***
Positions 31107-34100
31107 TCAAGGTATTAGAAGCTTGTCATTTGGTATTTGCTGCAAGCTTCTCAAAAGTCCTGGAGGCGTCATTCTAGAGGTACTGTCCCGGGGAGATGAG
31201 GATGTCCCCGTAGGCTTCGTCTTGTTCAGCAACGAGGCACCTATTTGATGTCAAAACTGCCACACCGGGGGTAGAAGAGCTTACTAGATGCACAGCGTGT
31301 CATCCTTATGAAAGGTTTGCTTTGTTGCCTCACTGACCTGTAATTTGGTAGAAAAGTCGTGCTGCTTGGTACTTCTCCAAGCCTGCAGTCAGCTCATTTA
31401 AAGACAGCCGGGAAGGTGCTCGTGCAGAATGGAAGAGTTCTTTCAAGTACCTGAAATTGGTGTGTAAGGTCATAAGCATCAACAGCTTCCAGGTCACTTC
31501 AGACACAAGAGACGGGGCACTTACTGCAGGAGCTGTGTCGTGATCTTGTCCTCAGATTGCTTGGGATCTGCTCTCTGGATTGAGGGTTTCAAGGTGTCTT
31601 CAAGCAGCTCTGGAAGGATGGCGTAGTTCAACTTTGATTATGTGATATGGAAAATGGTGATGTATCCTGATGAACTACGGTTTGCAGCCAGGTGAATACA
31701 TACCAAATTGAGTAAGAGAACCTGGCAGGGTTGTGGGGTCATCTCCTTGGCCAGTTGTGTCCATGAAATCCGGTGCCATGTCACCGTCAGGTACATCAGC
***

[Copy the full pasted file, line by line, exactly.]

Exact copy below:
Positions 31107-34100
31107 TCAAGGTATTAGAAGCTTGTCATTTGGTATTTGCTGCAAGCTTCTCAAAAGTCCTGGAGGCGTCATTCTAGAGGTACTGTCCCGGGGAGATGAG
31201 GATGTCCCCGTAGGCTTCGTCTTGTTCAGCAACGAGGCACCTATTTGATGTCAAAACTGCCACACCGGGGGTAGAAGAGCTTACTAGATGCACAGCGTGT
31301 CATCCTTATGAAAGGTTTGCTTTGTTGCCTCACTGACCTGTAATTTGGTAGAAAAGTCGTGCTGCTTGGTACTTCTCCAAGCCTGCAGTCAGCTCATTTA
31401 AAGACAGCCGGGAAGGTGCTCGTGCAGAATGGAAGAGTTCTTTCAAGTACCTGAAATTGGTGTGTAAGGTCATAAGCATCAACAGCTTCCAGGTCACTTC
31501 AGACACAAGAGACGGGGCACTTACTGCAGGAGCTGTGTCGTGATCTTGTCCTCAGATTGCTTGGGATCTGCTCTCTGGATTGAGGGTTTCAAGGTGTCTT
31601 CAAGCAGCTCTGGAAGGATGGCGTAGTTCAACTTTGATTATGTGATATGGAAAATGGTGATGTATCCTGATGAACTACGGTTTGCAGCCAGGTGAATACA
31701 TACCAAATTGAGTAAGAGAACCTGGCAGGGTTGTGGGGTCATCTCCTTGGCCAGTTGTGTCCATGAAATCCGGTGCCATGTCACCGTCAGGTACATCAGC